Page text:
As I walk the navy-carpeted floors of the Windsor theatre, with its cream walls and off-olive green curtains, I am transported back to the forties. This art-deco palace seems a fitting place for the film’s pre-release screening, with the venue full of just as much character as the movie’s cast.
Old black and white footage of banking heists flicker across the screen as the film begins. This is contrasted with current-day scenes of Brian Reader, played by the legendary Michael Caine, making bars of gold: “The problem with gold,” he says, “is the effect it has on people—it drives them crazy.”
I don’t believe that Michael Caine could ever disappoint. He certainly did not as Alfred in Batman, nor Cutter in The Prestige, Arthur in the Kingsmen, or as the infamous Harry Brown. Caine’s unquestionable charm is something that has always bedazzled me—and this was no different in King of Thieves.
Also starring Jim Broadbent, Tom Courtenay, Charlie Cox, Michael Gambon and Ray Winstone, King of Thieves is both incredibly dark, and humorous. It tells the true story of the Hatton Garden robbery—the most daring, and largest, heist in British legal history.
The film follows a crew of retired criminals who—outraged at the cards life has dealt them—have decided to do one last heist. Joined by a timid young-gun, Basil (Charlie Cox), the team plot the biggest heist in their country’s history—and they almost pull it off too.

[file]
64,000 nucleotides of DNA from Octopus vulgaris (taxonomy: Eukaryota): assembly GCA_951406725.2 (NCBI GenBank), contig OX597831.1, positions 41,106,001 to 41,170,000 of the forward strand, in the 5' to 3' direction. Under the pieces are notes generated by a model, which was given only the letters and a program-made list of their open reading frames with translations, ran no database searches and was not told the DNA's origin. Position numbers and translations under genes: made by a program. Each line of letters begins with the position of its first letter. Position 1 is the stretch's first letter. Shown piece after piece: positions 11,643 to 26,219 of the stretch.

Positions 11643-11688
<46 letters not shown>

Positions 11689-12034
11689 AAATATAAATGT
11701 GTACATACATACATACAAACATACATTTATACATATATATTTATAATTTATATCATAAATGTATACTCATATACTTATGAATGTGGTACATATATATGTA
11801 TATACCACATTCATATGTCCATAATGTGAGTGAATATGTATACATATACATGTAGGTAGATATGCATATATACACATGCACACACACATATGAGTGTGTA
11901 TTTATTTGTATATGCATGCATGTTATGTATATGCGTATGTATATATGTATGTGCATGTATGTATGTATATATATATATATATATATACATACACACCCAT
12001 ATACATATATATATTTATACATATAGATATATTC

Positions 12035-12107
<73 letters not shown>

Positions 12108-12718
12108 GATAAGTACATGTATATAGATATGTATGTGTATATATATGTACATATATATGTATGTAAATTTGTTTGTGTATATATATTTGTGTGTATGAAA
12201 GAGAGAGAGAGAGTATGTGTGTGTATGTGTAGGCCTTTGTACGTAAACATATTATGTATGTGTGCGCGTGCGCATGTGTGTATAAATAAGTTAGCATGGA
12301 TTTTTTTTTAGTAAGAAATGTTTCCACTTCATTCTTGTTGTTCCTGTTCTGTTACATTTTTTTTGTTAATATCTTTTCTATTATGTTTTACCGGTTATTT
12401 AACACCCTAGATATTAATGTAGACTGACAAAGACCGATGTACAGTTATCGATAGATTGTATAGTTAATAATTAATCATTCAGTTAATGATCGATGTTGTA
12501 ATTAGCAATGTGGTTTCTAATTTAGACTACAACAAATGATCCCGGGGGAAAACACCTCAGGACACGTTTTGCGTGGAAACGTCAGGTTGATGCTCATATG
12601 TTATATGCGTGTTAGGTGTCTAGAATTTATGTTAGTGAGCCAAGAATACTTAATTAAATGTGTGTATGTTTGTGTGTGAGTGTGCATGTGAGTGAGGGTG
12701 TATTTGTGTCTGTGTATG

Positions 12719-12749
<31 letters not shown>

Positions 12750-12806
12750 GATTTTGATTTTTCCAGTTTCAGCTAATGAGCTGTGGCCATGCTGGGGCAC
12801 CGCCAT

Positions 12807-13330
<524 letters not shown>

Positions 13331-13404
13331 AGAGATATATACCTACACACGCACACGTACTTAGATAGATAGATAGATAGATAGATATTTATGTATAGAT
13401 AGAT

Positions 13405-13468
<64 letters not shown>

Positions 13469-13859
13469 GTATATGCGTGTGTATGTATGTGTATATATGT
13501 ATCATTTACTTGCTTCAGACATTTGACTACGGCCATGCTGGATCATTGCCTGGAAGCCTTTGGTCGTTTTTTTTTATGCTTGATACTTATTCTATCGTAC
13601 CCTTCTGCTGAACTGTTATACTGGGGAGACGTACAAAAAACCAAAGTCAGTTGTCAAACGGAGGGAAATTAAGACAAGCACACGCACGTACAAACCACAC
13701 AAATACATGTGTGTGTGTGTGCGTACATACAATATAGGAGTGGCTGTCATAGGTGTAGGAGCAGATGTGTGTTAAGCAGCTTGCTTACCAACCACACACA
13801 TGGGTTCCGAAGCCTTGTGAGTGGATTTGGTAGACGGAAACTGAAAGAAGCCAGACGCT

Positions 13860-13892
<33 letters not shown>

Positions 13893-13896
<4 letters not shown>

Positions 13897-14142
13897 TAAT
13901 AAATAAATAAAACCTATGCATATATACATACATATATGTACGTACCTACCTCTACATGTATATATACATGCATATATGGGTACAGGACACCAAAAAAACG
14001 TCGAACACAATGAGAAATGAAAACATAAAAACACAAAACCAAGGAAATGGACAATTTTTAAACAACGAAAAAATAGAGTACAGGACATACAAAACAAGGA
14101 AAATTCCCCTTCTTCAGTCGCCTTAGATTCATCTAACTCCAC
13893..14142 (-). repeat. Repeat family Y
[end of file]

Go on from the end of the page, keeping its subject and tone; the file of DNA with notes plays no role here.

Although they manage to get away with some 200 million pounds (around 366 million Australian dollars), greed and old grudges get in the way. What originally looked like a crisp escape plan, crumbles around the gang as Police ramp up their investigation.
While the film was incredibly funny, and in no shortage of outrageous scenes – with one of the first being Collins and Jones blowing shit up with roman candles—it felt very anticlimactic, and to be honest, it dragged on for a bit too long. Much to my dismay, I spent the better part of two hours waiting for a climax that never came.
Lucky for the writers, the stellar performance of our main cast—filled with wit, passion and gusto—made the movie. The raw emotion of anger, and the sheer fear of becoming irrelevant, was so powerfully displayed by Caine and Broadbent, that I found myself confronted—at the peachy age of twenty-six—with my own thoughts of growing older.
Despite the actors’ ability to evoke such strong emotions, the film lacked excitement. It’s as if the cast was let down by the plot, and with all of the exceptional talent between them, I just expected more. While the powerful story of resentment towards being old and our fear of being left behind was the main course, the heist itself was just kind of there, sitting on the edge of your plate like an unnecessary garnish.
King of Thieves was solid, but by no means a stand out. Sadly, for me, there just wasn’t enough to blow the bloody doors off.
King of Thieves is out in selected Perth cinemas now.